For years, Washington has grappled with a fundamental question about our future: Can we step up to the challenge of addressing climate change and will we do it in a way that invests in good local jobs and builds a better life for everyone in our state? We all deserve access to affordable clean energy, dignified work and a healthy place to live.
Polls indicate strong public support for this kind of action, but they want to know how we get there. This question has sparked pivotal election battles and a decades-long debate about how we can transition to a clean-energy future that includes all of us. This past week, state leaders answered this question with the most significant climate and clean-energy package in our state’s history.
Here’s what Gov. Jay Inslee, Sens. Reuven Carlyle and Rebecca Saldaña, and Reps. Joe Fitzgibbon, Kristine Reeves, Gael Tarleton, Beth Doglio and many others just passed for Washington:
- 100% clean energy for everyone in Washington by 2045. This is the strongest clean-electricity law in the nation. It removes all coal from our electricity supply by 2025, incentivizes energy efficiency to keep lowering customers’ bills, and maintains reliability during the transition away from fossil fuels.
- Cleaner, healthier buildings for our state. This includes putting in place energy-use requirements for large commercial buildings over 50,000 gross square feet, establishing conservation and efficiency requirements for natural-gas use in buildings, and requiring new buildings to be equipped and ready to charge electric vehicles.
- A first step toward adopting environmental-justice principles statewide. It establishes a new task force charged with developing strategies for how state agencies can discharge their responsibilities to address environmental-health disparities. The task force includes leadership from communities most impacted by pollution.
We know we cannot build a better future without addressing the reality that people of color and households with lower incomes bear the brunt of pollution’s worst impacts every day. And we must build a clean-energy economy that protects and invests in working families. The package of bills passed this year addresses these tough challenges head-on.
Here’s how these big wins get us there:
Tying clean energy investments to labor standards: The 100% clean energy law incentivizes livable wage and skilled labor practices by giving a sliding scale of tax incentives based to the company’s practices, including if they pay prevailing wage rates, use women, minority or veteran-owned businesses, hire workers living in the local area, and invest in skill development through apprenticeships. All of these practices both help the people doing the work and help ensure the clean economy of the future includes all of us.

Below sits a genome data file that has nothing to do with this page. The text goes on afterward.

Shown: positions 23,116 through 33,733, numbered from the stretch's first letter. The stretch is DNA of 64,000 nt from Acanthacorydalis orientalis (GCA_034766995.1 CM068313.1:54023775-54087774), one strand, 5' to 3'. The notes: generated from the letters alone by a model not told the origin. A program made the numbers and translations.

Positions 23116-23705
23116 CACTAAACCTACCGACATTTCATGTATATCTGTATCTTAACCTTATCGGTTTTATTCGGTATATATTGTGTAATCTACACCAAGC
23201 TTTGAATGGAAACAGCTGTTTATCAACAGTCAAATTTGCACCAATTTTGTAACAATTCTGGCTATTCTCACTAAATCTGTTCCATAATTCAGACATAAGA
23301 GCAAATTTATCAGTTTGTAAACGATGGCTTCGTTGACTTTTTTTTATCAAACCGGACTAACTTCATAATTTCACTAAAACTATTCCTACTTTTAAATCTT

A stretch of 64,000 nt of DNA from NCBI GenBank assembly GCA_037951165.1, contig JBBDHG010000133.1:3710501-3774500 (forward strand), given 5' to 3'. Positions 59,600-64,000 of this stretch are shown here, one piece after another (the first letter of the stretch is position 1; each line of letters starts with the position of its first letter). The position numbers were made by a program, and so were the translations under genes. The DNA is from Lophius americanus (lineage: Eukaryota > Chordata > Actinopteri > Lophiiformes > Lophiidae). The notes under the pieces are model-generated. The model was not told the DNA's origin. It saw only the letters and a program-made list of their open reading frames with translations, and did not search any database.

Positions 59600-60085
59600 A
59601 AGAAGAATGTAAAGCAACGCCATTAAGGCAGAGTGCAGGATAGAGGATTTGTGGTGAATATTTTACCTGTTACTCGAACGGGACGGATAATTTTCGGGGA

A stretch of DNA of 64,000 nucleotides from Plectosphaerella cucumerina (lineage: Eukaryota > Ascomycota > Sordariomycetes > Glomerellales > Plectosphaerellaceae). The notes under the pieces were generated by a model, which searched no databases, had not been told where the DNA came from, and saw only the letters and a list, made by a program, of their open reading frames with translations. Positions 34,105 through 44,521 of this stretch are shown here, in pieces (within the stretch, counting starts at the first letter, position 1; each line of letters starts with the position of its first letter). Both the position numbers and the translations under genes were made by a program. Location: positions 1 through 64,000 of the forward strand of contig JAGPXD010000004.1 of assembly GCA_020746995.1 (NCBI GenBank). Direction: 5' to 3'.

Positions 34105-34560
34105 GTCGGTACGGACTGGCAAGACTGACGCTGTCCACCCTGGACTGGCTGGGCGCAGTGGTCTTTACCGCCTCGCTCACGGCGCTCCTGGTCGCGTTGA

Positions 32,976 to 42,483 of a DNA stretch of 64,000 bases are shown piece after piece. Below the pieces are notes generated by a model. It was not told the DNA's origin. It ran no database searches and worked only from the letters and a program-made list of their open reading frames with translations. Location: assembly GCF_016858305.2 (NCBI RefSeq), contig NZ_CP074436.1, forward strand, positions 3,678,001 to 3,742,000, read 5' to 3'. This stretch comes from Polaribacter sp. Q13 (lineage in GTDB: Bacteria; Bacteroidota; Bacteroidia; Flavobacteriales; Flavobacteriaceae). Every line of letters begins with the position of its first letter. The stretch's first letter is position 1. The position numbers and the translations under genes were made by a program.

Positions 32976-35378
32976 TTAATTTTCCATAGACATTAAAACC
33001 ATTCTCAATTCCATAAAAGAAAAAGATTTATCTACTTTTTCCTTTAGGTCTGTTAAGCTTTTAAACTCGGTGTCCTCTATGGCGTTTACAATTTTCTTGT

These laws also require investments in home weatherization, energy-bill assistance, and investments in efficiency and conservation lowering customers’ bills and saving energy at the same time. This package will improve how our buildings are upgraded and built to be cleaner, healthier and better prepared for a changing economy. And it gives our state the tools we need to map health disparities so we can address the worst effects of pollution and invest in those communities that are hardest hit.
These victories didn’t come easy. We’ve debated at our kitchen tables, talked with our neighbors and even took this fight to the ballot box. Every step of the way, wealthy polluting industries have fought our progress and tried to hold Washington back. The wins we see this year are proof that when we ground ourselves in shared values, center everyday people in our work and never give up on our partnerships we can make real progress for the home we all share.
All of us deserve a healthy place for our families to live, a safe future for our kids and an economy that creates local jobs that are built to last and support a family. That’s exactly why the three of us are a part of the Alliance for Jobs and Clean Energy.
This coalition represents Washingtonians from every corner of our state and every walk of life. Health professionals, labor unions, community of color-led groups, environmental organizations, businesses, faith leaders and tribal nations have all come together because we know how hard it is to make real progress on climate change.
Washingtonians still suffer from asthma, heart disease and lung disease brought on by pollutants in our air; workers are exposed to poor air quality and extreme weather conditions; and our forests, salmon runs, and farmlands are declining from pollution and hotter, drier summers.
These problems aren’t going away and neither can we. All of us have to stand ready to fight for a cleaner, healthier, more-just future, together.